email case study | momagenda.com | part 1

This case study will cover
1. how to ask for email addresses on your site
2. the principles of an effective email
3. how email fits in to your overall marketing strategy

I’ll be using momAgenda.com because they are one of our clients and I know how and why they do what they do.

Part 1- how and where to ask for email addresses on your site

overview of momAgenda
So you know that an email list is critically important to your web campaign. Whether you are selling stuff, campaigning, lobbying, whatever- staying connected with people and getting them to take action is always important.

momAgenda.com sells high-end day planners. They have a fair amount of brand recognition, do some PPC, get mentions on blogs as well as traditional PR such as the NYTimes, and they do emails.

The emails don’t attract many new people to the site. Mostly, they go to people who have come to the site through one of the other means, and chosen to stay connected.

role of email signup forms
So of all the people who come to the site, we want as many as possible to sign up for the newsletter so we can stay in touch. We offer discounts and inside information in return.

So how do we get as many signups as possible? We have our signup boxes in three places:

where we put our signup forms

ubiquitous navigation signup box
On the left navigation bar we have a signup box that appears on almost every page on the site.
sign up page
On the plus side, no one has to do anything special to see this form, so we get signups from people who may only stay on the site for a minute or two before they dash off to do something else.

On the flip side, because it is ‘just there,’ it does not attract attention to itself.

shipping form
After people have already chosen to buy and checked out of the shopping cart, they go to a page to enter their shipping address. After someone has decided to give you $42 for a day planner, why not also sign up for the newsletter?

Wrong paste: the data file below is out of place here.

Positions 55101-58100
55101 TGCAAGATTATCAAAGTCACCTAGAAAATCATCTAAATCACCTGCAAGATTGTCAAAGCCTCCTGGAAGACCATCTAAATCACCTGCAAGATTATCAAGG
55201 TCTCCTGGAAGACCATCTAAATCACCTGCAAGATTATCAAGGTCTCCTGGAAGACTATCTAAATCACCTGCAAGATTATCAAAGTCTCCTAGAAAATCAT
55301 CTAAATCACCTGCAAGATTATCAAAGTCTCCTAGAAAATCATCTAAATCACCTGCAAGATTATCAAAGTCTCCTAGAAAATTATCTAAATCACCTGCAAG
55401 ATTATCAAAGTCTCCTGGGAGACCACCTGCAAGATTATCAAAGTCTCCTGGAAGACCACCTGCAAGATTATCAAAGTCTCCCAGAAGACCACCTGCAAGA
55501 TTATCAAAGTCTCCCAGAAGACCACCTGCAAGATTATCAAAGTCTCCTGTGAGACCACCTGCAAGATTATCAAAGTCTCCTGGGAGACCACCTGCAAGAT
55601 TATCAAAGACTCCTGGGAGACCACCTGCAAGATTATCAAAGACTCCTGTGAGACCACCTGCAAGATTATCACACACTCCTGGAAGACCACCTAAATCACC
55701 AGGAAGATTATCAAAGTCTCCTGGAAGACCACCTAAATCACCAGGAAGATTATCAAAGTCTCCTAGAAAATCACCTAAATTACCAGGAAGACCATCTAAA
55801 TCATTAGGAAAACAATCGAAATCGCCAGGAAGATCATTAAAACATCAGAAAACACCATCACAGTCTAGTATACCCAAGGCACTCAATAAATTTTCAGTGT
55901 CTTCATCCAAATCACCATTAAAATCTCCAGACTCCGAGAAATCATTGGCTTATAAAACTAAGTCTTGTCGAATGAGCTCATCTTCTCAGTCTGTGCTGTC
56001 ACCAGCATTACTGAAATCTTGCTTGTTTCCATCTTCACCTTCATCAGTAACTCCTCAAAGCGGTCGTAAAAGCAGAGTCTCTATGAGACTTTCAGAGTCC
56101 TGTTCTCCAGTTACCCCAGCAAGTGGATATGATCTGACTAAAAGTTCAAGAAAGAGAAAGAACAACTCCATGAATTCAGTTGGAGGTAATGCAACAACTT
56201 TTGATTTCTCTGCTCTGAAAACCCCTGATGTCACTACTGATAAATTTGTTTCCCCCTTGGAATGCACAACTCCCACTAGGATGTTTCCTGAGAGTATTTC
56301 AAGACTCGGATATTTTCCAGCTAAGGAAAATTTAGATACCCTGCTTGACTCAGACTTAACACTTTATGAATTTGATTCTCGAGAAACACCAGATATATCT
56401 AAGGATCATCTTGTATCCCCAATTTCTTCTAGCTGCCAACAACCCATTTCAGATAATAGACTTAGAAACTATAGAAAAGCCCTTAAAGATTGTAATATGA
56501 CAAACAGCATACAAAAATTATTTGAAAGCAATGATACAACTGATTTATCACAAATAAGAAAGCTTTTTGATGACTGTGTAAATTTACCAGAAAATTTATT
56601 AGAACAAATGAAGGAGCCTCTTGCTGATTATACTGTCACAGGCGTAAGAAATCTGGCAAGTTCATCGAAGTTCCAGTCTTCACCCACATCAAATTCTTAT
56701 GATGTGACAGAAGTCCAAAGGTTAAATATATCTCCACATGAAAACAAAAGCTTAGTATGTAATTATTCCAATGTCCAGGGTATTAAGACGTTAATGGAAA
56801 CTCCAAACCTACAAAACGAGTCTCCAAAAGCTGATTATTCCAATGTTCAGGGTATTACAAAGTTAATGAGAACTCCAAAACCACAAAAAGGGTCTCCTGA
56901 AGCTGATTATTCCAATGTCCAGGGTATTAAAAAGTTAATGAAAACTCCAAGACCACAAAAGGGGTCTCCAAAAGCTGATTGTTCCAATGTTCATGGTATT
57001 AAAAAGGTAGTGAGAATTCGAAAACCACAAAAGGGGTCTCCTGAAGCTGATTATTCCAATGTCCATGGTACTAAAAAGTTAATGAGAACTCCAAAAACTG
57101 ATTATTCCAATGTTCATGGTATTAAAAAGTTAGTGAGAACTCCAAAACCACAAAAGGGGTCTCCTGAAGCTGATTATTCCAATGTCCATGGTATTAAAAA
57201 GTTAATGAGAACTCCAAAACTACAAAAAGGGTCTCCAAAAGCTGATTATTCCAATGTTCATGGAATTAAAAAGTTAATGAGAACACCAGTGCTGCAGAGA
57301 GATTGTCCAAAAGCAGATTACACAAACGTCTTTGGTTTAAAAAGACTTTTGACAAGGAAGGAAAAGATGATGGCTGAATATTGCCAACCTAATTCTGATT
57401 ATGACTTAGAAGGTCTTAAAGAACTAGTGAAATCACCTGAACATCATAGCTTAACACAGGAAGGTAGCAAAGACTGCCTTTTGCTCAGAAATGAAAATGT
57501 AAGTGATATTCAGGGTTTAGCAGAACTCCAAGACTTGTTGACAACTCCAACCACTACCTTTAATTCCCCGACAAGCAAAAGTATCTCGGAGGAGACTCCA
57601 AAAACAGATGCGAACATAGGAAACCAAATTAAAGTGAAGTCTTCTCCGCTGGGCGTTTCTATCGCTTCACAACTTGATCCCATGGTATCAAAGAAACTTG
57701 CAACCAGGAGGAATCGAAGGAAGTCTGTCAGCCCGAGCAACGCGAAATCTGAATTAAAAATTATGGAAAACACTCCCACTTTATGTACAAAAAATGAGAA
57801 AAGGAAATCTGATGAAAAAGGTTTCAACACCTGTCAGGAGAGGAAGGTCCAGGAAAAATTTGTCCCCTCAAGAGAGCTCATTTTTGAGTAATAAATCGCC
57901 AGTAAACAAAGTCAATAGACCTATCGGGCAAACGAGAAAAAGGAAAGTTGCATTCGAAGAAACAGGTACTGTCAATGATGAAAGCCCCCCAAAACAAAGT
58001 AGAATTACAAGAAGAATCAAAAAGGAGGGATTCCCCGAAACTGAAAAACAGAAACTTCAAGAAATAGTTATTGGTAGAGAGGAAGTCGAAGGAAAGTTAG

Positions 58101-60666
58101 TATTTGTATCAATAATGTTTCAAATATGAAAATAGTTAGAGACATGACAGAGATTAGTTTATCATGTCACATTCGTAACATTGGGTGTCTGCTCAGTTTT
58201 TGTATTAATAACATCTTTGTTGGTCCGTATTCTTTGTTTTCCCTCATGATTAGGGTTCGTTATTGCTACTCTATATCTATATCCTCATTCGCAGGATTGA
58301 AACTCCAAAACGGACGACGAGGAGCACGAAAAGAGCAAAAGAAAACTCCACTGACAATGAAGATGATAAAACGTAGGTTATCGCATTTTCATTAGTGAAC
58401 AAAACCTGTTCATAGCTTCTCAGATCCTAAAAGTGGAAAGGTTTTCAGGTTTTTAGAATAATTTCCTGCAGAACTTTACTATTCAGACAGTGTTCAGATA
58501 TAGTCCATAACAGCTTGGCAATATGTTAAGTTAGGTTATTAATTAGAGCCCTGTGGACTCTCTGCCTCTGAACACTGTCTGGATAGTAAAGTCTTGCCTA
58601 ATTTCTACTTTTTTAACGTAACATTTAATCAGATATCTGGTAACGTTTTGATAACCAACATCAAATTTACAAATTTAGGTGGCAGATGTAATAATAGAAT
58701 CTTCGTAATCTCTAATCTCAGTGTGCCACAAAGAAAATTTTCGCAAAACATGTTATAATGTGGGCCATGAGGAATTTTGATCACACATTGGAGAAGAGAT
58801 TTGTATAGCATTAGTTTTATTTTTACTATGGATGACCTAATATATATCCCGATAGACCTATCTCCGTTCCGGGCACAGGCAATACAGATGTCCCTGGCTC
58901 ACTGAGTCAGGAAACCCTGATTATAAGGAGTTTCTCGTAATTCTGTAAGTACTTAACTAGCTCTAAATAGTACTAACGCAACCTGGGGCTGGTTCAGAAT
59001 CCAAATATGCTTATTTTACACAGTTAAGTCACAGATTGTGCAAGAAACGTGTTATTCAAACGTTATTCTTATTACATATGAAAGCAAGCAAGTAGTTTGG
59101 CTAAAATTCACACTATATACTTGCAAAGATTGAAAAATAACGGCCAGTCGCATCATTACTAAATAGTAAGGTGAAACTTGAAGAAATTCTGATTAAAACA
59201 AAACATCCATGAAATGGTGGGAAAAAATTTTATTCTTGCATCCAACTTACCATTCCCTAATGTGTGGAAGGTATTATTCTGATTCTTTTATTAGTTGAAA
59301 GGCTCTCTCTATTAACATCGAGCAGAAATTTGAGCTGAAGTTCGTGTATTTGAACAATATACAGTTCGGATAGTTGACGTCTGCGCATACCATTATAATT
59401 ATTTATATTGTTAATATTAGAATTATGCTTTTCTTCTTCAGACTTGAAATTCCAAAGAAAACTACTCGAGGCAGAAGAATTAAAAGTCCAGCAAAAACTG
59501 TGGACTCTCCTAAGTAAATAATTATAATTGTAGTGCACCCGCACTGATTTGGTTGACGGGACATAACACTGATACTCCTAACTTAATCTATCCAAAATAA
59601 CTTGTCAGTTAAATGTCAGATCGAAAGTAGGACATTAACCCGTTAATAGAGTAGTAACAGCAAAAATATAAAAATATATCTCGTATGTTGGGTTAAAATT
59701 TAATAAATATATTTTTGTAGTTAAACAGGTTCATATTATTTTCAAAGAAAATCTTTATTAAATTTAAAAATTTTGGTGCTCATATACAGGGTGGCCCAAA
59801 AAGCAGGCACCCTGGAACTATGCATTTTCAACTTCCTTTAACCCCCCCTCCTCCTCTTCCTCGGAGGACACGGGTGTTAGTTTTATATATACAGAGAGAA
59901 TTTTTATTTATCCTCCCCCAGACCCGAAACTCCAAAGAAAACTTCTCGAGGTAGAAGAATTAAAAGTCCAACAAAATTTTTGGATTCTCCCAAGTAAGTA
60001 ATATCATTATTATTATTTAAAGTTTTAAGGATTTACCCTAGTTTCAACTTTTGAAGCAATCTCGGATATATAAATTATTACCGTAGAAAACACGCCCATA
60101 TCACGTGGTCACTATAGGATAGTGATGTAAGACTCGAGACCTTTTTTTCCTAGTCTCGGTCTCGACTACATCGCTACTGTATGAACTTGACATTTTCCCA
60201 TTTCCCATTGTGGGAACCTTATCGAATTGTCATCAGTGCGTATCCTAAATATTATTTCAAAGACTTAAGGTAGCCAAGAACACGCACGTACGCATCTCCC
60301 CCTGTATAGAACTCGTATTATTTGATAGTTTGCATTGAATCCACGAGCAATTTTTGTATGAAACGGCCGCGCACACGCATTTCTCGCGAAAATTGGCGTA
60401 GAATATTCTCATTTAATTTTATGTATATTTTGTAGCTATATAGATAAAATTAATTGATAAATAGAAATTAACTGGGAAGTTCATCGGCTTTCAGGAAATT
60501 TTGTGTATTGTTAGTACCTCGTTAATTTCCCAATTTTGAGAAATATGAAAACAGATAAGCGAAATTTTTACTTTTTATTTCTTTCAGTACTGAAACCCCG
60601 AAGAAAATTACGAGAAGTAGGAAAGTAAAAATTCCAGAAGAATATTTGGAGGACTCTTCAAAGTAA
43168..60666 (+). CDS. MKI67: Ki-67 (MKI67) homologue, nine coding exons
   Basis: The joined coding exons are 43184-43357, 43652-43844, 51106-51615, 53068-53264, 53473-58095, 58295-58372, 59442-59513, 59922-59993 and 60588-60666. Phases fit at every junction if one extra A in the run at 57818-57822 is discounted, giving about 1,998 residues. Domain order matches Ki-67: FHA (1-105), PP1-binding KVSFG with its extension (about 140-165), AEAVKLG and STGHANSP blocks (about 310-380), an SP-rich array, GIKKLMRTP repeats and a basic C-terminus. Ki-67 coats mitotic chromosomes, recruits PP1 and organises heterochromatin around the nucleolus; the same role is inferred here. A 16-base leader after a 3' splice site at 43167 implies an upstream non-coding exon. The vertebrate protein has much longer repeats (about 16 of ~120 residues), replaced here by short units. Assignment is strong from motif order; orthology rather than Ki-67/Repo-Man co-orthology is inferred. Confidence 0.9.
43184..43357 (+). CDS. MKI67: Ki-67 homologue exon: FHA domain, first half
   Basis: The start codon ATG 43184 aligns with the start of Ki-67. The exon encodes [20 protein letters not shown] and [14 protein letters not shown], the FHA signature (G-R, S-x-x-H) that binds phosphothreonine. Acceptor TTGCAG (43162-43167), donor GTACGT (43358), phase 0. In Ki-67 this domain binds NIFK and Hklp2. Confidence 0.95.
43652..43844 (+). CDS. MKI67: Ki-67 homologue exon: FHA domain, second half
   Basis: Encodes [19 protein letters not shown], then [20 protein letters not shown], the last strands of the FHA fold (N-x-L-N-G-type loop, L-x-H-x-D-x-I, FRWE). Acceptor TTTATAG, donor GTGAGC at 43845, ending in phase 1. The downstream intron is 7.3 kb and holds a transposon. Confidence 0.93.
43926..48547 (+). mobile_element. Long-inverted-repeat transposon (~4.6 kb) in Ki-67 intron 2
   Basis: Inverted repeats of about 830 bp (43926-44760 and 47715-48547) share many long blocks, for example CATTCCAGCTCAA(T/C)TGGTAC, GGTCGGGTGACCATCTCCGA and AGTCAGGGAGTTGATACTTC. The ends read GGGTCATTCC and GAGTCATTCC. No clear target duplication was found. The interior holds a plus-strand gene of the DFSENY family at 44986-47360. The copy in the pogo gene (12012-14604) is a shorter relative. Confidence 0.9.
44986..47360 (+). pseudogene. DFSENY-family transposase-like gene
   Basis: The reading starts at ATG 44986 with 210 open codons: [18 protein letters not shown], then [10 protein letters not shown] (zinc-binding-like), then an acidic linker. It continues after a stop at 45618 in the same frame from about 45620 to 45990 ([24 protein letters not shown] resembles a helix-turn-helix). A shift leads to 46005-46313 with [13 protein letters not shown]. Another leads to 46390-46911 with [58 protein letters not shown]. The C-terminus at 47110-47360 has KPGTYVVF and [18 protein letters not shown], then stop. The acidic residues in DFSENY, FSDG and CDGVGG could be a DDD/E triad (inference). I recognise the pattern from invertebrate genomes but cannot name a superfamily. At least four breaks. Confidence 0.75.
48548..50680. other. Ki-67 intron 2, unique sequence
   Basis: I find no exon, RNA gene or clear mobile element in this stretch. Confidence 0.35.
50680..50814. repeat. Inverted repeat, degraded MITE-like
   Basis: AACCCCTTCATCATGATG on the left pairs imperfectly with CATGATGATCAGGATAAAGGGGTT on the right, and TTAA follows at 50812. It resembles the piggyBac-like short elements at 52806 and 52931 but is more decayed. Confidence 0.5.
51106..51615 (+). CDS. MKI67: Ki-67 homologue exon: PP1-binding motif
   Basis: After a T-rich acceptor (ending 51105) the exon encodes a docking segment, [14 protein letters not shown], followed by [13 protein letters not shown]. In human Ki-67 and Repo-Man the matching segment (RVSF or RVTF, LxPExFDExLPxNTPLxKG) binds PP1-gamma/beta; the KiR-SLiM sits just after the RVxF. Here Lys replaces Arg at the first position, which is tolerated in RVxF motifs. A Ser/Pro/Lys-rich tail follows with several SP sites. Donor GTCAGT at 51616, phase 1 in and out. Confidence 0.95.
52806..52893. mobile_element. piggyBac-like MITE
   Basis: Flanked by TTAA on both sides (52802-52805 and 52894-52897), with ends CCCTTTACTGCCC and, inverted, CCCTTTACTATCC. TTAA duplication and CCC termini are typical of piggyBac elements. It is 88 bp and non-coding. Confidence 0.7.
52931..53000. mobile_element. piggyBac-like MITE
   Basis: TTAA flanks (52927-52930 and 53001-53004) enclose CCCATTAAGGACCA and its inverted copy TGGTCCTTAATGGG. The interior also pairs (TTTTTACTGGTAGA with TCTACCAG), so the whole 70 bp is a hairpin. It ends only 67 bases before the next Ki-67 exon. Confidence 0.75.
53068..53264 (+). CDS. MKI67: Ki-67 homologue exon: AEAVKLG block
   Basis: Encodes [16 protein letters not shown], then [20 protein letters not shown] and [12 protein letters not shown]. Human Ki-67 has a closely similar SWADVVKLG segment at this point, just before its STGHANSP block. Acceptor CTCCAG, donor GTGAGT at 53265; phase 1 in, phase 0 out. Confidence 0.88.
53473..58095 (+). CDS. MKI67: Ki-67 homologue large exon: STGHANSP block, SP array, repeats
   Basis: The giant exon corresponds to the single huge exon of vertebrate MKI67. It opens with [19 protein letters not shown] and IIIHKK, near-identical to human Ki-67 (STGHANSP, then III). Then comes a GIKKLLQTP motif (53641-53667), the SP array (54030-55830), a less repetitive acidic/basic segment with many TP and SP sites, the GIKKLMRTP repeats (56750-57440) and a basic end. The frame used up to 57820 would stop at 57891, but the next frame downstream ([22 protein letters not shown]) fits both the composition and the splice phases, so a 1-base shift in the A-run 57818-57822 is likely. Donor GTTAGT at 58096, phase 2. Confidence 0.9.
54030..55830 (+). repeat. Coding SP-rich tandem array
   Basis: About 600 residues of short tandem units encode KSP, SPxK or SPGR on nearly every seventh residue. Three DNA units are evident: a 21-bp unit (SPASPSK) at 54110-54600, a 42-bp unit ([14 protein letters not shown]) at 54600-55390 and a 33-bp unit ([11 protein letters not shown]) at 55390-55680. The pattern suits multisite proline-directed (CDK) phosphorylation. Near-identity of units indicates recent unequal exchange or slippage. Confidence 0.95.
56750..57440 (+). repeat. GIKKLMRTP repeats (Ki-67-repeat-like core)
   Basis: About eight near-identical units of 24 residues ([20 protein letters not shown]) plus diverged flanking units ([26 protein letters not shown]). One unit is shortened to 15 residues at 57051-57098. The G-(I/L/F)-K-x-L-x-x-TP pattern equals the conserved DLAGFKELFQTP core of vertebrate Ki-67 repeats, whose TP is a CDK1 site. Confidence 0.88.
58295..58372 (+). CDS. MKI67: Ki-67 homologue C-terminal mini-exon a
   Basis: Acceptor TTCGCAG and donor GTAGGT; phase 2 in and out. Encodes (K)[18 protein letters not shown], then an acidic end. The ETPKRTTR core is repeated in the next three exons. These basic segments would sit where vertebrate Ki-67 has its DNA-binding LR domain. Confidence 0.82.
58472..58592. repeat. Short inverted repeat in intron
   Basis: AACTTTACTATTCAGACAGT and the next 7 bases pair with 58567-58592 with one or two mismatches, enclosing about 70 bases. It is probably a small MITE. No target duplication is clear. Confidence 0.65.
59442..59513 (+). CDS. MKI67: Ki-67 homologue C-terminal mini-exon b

Shipping signup page
The box is also right above the Next Step button, so is hard to miss.

Printables page
Nina offers the Printables for free- a try-before-you-buy PDF download. A week ago we added a page between the link on the homepage and the Printables page, asking for newsletter signups.
Printables signup
We are about to give you something free, so why not sign up for our newsletter? This page also shows a sample newsletter so you know what you are getting in to.

saying thank you
After someone signs up, you should also thank them. Here is some prime real estate to add whitelisting instructions, which Ian describes in #1 here.

strategy and results

So when someone takes an action, whether it is buying a product or downloading a printable, they are presented with the option to sign up for the newsletter. In both cases it is very easy to not sign up if visitors so choose.

As a result, we have seen a steady and accelerating growth curve in email subscriptions over the last year.

coming up
Now that you have email addresses, what kind of emails are you sending out? What email program should you use to send emails? Stay tuned…

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1 Response to “email case study | momagenda.com | part 1”


  1. 1 joshmaher July 17, 2007 at 1:50 pm

    Interesting post, I’m looking forward to seeing the rest of the parts!


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I'm now blogging about internet marketing at RedBeardConsulting.com.

Red Beard Consulting

At Red Beard Consulting I work on internet marketing primarily for speakers. I also work with Infusionsoft.

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